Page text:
Mr. Darcy trades in horse for a motorcycle

British actor Colin Firth is perhaps best loved for his roles as Mr. Darcy - in "Bridget Jones's Diary" and the BBC adaptation of Jane Austen's "Pride and Prejudice."

He loses the name (and the period clothes) in "What a Girl Wants" and trades in his horse for a motorcycle.

"I had one lesson on the motorbike, and thought that was good enough," Firth says of the scene where he whisks his daughter (played by Amanda Bynes) away on a bike.

"When the time came, several weeks had elapsed. I rode the bike for a few minutes feeling rather brilliant. There was this rather steep hill I had to go up. I did it thinking there wasn't that much to it, and promptly ran into a ditch and fell off."

Based on the 1958 movie, "The Reluctant Debutante," with Rex Harrison and Sandra Dee, the comedy tells the story of an American teenager (Amanda Bynes) raised in New York who travels to London to find her British father.

"I enjoyed it because I play a father ... and also, I didn't have to leave England," says Mr. Firth, who plays Lord Henry Dashwood. "I was home each night with my wife and young son."

Moviegoers will be seeing a lot of Firth this year. In addition to "What a Girl Wants," he has three movies: "Hope Springs" with Minnie Driver; "Love Actually" with Hugh Grant and Emma Thompson; and "Girl With a Pearl Earring" with Tom Wilkinson and Scarlett Johansson.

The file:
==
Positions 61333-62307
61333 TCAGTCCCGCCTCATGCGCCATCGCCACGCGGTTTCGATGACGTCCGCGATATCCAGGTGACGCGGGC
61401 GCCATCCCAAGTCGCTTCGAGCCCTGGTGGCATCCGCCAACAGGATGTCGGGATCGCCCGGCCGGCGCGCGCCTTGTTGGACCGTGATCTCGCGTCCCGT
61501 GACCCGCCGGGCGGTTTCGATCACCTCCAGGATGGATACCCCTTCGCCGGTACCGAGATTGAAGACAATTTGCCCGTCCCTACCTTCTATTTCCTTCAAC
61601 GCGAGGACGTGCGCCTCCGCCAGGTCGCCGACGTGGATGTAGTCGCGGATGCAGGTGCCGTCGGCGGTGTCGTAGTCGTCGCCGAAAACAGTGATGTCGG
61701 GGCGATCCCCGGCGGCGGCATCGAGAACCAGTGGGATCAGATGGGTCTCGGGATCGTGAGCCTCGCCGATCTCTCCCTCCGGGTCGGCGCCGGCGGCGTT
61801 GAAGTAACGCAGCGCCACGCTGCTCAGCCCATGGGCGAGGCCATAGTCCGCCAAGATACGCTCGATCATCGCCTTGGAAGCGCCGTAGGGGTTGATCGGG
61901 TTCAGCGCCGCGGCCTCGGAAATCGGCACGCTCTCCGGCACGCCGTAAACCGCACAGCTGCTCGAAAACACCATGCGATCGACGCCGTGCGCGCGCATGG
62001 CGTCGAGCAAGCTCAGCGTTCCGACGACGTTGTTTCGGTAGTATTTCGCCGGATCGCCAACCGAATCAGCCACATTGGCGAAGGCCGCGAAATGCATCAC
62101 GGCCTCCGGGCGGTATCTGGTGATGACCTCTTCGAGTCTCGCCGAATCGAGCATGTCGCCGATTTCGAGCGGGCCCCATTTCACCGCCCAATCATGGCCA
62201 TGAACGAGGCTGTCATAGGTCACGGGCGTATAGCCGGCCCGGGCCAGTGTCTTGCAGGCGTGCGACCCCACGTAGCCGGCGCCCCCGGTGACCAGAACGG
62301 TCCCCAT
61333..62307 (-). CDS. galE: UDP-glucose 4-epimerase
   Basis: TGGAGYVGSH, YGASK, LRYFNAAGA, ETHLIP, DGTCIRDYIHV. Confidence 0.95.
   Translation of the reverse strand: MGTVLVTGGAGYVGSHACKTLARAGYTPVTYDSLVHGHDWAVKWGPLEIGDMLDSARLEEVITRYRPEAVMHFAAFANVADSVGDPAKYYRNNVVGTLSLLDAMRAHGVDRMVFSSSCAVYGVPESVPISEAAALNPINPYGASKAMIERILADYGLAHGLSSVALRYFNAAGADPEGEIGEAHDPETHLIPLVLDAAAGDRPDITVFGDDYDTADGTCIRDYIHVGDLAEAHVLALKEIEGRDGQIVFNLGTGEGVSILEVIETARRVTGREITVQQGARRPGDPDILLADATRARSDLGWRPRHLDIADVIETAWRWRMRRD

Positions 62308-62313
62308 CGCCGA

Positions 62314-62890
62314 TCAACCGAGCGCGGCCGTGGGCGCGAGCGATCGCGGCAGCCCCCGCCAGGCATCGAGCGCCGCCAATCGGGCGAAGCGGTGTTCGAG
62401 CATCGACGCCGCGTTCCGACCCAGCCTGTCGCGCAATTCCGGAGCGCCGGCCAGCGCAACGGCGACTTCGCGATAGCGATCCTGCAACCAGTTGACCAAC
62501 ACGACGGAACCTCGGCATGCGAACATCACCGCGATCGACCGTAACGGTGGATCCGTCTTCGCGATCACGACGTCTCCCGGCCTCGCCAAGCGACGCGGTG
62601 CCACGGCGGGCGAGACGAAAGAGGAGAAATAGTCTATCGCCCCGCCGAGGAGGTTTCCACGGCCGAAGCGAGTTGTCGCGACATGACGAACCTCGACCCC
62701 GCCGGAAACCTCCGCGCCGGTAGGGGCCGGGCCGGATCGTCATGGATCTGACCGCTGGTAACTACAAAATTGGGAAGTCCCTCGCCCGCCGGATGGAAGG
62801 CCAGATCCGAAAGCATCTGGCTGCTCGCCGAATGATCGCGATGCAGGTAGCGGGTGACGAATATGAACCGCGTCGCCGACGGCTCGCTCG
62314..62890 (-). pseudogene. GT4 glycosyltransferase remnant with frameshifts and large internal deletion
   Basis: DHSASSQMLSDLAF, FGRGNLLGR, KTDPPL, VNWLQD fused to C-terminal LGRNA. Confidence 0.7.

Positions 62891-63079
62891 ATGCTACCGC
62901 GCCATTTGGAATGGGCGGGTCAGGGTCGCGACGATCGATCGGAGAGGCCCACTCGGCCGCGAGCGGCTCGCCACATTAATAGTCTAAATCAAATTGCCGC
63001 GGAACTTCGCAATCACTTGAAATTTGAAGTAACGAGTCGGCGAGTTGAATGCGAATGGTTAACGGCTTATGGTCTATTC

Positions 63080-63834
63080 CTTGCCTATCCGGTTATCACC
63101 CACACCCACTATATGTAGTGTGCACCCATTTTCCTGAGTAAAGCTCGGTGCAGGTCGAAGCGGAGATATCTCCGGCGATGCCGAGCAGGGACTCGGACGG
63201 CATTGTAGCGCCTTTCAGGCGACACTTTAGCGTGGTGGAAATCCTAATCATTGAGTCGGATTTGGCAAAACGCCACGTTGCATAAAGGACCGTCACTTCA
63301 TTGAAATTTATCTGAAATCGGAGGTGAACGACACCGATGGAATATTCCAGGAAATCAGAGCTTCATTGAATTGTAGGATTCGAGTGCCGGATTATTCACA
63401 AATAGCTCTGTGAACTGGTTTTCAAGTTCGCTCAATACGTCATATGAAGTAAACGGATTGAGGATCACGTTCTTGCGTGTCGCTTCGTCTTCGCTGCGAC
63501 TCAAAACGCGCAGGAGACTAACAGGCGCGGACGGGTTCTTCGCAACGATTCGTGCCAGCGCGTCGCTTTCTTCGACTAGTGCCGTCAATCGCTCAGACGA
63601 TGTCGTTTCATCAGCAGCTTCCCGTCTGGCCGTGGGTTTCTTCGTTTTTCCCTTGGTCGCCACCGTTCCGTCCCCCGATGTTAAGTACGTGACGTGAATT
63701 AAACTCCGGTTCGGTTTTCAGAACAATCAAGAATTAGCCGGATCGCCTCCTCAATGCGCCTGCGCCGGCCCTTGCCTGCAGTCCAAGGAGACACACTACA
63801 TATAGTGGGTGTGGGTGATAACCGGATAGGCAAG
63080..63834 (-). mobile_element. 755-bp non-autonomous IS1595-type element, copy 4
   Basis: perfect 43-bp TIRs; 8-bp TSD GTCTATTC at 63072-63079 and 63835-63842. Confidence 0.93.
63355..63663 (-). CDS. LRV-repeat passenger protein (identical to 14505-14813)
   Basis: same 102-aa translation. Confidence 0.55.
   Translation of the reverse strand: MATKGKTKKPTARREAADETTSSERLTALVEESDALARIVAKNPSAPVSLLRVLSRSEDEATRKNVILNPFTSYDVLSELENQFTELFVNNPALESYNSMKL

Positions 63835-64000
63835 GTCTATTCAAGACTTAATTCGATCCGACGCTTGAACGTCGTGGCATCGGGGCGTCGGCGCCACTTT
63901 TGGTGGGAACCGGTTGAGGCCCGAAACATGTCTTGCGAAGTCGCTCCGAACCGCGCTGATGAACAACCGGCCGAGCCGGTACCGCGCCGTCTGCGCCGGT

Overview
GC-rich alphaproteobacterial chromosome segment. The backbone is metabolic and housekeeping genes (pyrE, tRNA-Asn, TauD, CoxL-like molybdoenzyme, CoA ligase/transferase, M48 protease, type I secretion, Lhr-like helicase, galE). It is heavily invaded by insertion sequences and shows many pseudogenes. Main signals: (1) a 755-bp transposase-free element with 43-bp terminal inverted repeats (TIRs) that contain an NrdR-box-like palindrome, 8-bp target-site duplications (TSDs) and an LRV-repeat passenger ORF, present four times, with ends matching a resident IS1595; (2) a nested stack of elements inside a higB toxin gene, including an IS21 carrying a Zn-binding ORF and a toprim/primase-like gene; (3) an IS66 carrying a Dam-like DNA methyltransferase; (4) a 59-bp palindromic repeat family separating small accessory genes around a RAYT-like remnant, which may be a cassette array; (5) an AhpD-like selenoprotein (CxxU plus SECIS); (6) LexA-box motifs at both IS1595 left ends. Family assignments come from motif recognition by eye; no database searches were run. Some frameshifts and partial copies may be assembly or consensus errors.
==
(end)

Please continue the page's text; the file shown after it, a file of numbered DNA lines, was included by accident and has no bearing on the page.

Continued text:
For "What a Girl Wants," director Dennie Gordon was so set on Firth portraying Dashwood that she personally financed her trip to London to convince him.

"He was my first and only choice for the part," Ms. Gordon explains. "Colin has depth and restraint, yet just the right amount of sexiness that the role required."

Born in Grayshot, Hampshire, in England, Firth and his family didn't settle in one place for too long, traveling from Nigeria to St. Louis.

His professional career got kickstarted while he was still studying acting. "When I went to drama school and did 'Hamlet' [in 1982]; that started everything for me. That same year, I did 'Another Country,' first on the stage and then in the film. It was an absolutely dizzying experience," he says.

While he says that the 1995 "Pride and Prejudice" was obviously important to his career, for him, the TV role that most resonates is the British soldier he played in the 1989 drama "Tumbledown."

"I played an actual person, who was my age, and was injured in the Falkland [Islands] War," he explains. "I came to know this chap very closely. He was on the set every day, and we became twins in a way. It's probably the most lasting impression that has stayed with me."

When Firth isn't working, one can find him reading. That is, unless he is with his Italian-born wife, vacationing in Italy.

"I love to travel to Rome. I really enjoy visiting the little villages near there," Firth says. "One of the things important to me is to try my hand at cooking their specialties.

"Don't ask my wife about my cooking. She'll agree the food is quite wonderful, but after I'm finished, the kitchen is far from tidy."

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